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Sunday, May 03, 2009

Fowler, Guay Release in AQIM Prisoner Swap

Four imprisoned Islamist fighters were released in exchange for two Canadian diplomats and two European women, the al-Qaeda-linked terror group that held the hostages said in a statement Sunday.

The Algerian-based group also threatened to kill a British tourist it continues to hold if Britain does not release an Islamic extremist who western authorities have long suspected was Osama bin Laden's top European envoy.

It did not specify a demand for the Swiss man held with the Briton.

Prime Minister Stephen Harper said Canada had not been a party to any deal with the terror group, al-Qaeda in the Islamic Maghreb (AQIM), as he announced Wednesday that Robert Fowler and Louis Guay had been released.

But he left open the possibility that other governments involved in the region-wide efforts to free the hostages had made concessions.

  • A prisoner exchange had been the terrorist group's primary demand for the release of the Canadians, Canwest News Service revealed several weeks after the pair's kidnapping on Dec. 14 in Niger, citing sources that could not be named.
The AQIM statement, translated by Washington-based SITE Intelligence Group, does not identify the four militants it says were released, or who had been holding them.
  • But the terror group says it wants Abu Qatada, who is listed by the United Nations al-Qaeda and Taliban sanctions committee as a terrorism suspect, subject to a worldwide travel ban and assets freeze, released from jail in the British Midlands, in exchange for the life of the Briton.
"With this statement, we declare to the public opinion that with praise to Allah alone, four prisoners among our mujahedeen were released in exchange for the release of the hostages of the organization, namely:
  • the Canadians (Robert Fowler and Louis Guay),
  • the German (Marianne Petzold),
  • and the Swiss (Gabriella Burco Greiner),"

said AQIM, which has become increasingly active in North Africa after evolving recently from Algerian militants of the Salafist Group for Call and Combat.

"On the other hand, we declare that the organization still holds the British tourist (Edwen Dyer) and the Swiss tourist (Werner Greiner) until the achievement of our legitimate demands."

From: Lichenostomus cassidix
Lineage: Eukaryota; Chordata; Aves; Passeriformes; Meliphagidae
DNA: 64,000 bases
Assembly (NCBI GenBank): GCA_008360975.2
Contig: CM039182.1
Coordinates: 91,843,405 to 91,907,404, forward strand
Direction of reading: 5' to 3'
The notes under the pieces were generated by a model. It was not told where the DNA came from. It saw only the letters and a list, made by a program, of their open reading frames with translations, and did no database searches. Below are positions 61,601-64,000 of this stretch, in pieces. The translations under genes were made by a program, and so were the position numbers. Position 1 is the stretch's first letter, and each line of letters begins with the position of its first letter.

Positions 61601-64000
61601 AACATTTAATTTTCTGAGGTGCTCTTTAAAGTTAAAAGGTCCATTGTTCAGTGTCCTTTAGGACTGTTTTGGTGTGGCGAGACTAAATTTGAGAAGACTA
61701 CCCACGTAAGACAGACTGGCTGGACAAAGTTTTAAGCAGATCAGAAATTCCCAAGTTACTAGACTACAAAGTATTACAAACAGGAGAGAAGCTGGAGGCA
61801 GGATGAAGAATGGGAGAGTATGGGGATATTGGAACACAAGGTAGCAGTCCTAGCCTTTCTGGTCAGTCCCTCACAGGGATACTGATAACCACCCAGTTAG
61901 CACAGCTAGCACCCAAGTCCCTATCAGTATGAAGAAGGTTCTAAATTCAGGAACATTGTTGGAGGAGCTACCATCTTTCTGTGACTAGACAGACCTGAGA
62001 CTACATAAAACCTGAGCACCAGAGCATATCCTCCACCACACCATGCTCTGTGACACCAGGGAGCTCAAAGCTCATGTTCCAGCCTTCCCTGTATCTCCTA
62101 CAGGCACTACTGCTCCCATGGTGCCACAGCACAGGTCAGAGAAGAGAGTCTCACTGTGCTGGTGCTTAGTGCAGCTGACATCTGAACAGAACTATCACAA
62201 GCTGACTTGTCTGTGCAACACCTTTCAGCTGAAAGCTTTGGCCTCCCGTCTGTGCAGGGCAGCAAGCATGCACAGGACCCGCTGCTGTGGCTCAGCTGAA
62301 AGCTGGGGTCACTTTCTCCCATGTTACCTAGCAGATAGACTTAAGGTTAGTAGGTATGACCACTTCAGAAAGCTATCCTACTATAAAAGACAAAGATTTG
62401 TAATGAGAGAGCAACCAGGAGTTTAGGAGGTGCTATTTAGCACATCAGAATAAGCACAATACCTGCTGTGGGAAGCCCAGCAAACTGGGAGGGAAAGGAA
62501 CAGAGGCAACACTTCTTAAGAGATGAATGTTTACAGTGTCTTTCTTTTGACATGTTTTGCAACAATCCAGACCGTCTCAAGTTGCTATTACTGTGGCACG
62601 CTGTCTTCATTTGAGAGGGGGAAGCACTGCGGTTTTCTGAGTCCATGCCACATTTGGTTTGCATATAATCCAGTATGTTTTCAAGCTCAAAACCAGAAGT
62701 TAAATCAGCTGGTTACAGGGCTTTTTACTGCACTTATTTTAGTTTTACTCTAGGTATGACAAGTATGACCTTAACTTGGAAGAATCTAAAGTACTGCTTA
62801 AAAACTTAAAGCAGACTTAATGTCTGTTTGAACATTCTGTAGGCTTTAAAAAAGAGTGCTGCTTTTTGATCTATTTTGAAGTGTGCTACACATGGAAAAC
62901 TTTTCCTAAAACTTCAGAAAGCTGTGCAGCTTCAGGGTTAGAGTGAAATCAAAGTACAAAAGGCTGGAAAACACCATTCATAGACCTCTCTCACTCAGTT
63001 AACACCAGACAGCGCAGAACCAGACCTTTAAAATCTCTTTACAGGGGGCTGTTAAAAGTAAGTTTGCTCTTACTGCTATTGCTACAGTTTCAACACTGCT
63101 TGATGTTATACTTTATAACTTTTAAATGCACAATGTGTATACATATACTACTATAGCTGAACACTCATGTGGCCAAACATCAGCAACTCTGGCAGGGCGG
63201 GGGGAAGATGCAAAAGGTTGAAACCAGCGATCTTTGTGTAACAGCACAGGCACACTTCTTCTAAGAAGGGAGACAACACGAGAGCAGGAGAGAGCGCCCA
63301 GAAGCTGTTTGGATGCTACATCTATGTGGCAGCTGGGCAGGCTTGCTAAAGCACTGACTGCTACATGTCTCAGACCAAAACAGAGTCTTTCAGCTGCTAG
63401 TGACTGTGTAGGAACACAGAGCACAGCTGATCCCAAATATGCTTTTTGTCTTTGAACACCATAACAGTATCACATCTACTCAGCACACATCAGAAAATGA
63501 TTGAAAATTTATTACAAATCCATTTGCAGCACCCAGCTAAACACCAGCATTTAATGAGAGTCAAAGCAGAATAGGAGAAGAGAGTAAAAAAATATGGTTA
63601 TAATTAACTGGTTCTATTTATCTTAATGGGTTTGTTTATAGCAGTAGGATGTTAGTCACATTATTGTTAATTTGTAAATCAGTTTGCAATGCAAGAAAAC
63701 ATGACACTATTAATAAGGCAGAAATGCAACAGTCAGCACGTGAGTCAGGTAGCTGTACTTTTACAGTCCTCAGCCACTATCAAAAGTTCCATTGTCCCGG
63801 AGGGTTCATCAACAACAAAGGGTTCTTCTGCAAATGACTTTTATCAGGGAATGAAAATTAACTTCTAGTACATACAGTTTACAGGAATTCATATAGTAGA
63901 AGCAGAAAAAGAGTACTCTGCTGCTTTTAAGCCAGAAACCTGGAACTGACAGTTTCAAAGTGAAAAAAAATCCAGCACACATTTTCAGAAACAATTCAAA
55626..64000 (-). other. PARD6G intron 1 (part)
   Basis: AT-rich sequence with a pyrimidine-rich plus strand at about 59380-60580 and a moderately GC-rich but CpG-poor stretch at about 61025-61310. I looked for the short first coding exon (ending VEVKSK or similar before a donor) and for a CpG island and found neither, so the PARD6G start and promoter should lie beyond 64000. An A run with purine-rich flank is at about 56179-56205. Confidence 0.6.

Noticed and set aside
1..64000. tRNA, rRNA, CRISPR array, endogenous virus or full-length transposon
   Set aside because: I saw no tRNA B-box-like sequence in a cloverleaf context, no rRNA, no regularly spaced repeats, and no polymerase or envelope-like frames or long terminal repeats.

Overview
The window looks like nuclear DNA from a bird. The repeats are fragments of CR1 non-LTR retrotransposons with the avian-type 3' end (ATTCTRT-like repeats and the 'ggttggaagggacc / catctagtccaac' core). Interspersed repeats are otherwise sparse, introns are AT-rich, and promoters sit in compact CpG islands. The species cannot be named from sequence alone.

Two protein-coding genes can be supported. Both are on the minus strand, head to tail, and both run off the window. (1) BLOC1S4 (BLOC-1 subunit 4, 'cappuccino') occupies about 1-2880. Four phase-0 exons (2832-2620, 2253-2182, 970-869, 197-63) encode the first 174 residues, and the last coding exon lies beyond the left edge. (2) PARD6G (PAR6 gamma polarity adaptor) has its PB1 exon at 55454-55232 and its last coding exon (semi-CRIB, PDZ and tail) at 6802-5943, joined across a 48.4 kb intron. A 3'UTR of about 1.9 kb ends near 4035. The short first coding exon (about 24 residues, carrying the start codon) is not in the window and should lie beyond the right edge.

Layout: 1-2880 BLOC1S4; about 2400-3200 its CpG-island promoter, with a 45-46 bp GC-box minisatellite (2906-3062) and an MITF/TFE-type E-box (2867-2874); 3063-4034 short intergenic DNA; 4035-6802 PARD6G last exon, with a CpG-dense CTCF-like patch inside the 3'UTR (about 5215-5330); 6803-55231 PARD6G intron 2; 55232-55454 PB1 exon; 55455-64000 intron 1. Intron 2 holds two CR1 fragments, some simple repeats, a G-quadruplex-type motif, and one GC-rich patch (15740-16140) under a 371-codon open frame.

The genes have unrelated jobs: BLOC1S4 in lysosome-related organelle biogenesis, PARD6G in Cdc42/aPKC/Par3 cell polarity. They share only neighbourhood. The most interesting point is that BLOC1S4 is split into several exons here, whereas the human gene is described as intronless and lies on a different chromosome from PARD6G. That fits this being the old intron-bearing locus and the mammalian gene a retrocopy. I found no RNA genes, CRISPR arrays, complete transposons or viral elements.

• The group gave Britain 20 days to announce it will release the "oppressed" Qatada, who is fighting a British government deportation order, but was sentenced in Jordan to life imprisonment in absentia in 2000 for his alleged involvement in a plot to bomb tourists attending millennium celebrations there.

"At the end of the period, the mujahedeen will execute the British hostage if they do not find a response to that demand after giving notice," the statement said.

The kidnappers of BBC journalist Alan Johnston in Gaza in 2007 had also demanded Qatada's release, among dozens of other captives.

The statement respectfully referred to him as "Sheik," which security experts said denoted leadership status.

He entered Britain allegedly under a false United Arab Emirates passport in 1993, but holds Jordanian citizenship because he was born in Bethlehem in 1960, when Jordan ran the West Bank.

UN Secretary General Ban Ki-moon, who named Fowler as his special envoy to Niger last July, gave special thanks to Mali, Niger and Burkina Faso for their unspecified help in ensuring the release of the Canadians and European women.

But insiders say any release of AQIM operatives would also have involved talks with Algeria, which is a prime target of AQIM violence.

"They would (normally) want them turned over to Algeria," a former U.S. ambassador to the region told Canwest News Service, asking not to be identified because of the sensitivity of the deal making.

Prominent Arabic-language newspapers cite Algerian security sources as having knowledge of what it took to win freedom for the four, with one saying an unnamed European country paid five million euros -- or about $8 million -- in ransom.

By Steven Edwards, Canwest News ServiceApril 27, 2009

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